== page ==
But I have decided to stick to honey and agave. I have probably already poisoned my body with compounds and chemicals for most of my life, but maybe I can now add a few years back by avoiding things that turn into formaldehyde in my liver or that is processed with methanol.
Update 9/10/10: Okay, I've done more research on the web (which again, who knows how accurate it is, but here goes).
I tried to pay more attention to articles that actually cited published research studies as opposed to articles that just spouted information without citing references (it's a throwback to my biology days--we only ever looked at articles that cited published journal references).
Downside: There are a lot of agave manufacturers who do extensive processing to agave. From what I read, it sounds like the processing may make it sweeter--it creates a higher fructose content.
Artificially-created free fructose (as opposed to natural fructose in fruit) isn't good for your body in high doses, although an article cites a study where moderate amounts of different sweeteners (including High Fructose Corn Syrup (HFCS) and agave) don't show a difference between them all.
However, most studies test high intakes of high fructose sweeteners, in which case it's bad for you. (But we know that any large amount of something is bad, right?) Studies have cited an "acceptable" amount of daily fructose intake, but the reality is that most people intake higher amounts of high fructose sweeteners than is good for them regardless of what it is, whether HFCS or agave.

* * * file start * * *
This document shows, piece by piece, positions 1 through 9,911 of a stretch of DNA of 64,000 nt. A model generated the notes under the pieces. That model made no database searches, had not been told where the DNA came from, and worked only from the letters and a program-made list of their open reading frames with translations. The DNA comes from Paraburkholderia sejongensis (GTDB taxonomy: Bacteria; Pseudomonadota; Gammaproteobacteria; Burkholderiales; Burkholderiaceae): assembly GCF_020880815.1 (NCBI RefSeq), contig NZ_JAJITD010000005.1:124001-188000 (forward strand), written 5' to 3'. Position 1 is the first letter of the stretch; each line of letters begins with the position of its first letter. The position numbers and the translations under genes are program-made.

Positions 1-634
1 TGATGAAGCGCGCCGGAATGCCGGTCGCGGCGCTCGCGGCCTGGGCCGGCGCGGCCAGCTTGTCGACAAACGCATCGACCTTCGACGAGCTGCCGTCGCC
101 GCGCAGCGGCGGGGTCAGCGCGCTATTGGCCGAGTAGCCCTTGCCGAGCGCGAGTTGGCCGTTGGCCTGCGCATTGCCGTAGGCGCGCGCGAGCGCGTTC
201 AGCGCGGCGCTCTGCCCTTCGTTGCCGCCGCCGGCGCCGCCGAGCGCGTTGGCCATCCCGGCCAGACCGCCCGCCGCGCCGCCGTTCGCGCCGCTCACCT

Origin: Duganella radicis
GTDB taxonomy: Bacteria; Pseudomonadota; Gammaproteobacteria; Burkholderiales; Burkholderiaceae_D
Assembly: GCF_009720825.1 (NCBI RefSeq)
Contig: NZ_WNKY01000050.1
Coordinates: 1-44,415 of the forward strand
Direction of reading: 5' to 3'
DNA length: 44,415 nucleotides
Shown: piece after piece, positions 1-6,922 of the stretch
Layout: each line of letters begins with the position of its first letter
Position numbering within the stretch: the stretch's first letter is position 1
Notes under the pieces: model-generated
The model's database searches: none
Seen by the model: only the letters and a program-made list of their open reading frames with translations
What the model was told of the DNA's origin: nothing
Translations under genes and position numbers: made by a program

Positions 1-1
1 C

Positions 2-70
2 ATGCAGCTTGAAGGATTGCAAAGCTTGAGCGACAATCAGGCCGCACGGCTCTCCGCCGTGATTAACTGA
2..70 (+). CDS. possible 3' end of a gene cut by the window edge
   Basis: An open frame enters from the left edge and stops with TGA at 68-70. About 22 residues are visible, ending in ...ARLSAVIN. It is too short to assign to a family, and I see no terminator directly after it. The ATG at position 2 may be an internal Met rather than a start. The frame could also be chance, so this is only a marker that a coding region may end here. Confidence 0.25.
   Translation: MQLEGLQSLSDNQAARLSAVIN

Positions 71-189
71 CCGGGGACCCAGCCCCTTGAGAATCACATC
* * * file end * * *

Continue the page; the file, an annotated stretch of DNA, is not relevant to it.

Even some rather passionate articles I read touting the evils of agave admit that the biggest problem is each person's intake of such high amounts of fructose, regardless of where it's coming from, whether HFCS, agave, table sugar, or honey.
Some agave producers, however, use low temperatures for processing, producing a lower fructose content in the final product. Also, the fructose in those products are apparently still bonded to other sugars and not free fructose, like it is in HFCS. This is a good thing, because the body processes the fructose more like it does a fiber or the fructose in fruit.
Here are a couple articles I thought seemed more trustworthy because of the studies cited as references. Then again, take it all with a grain of salt because hello, this is the internet:
There is a Mercola article a lot of people link to, but it doesn't cite any references. I read it and even though he talks about how bad agave is for you, he also admits that the biggest problem is not necessarily the type of sweetener but the amounts people intake of sweeteners, period.
Bottom line: agave is a sweetener, just like sugar and honey and HFCS and even stevia. Don't go hog wild and drink gallons of the stuff. If you can find organic agave minimally processed at low temps, you're in better shape.
My take: I'll stick with minimally-processed agave and local unfiltered honey, and WordVixen mentioned you can grow stevia plants, too, which I'm curious to try. Sugar and crystalized stevia are too processed for my taste.
Friday, September 10, 2010
Captain's Log, Stardate 07.19.2010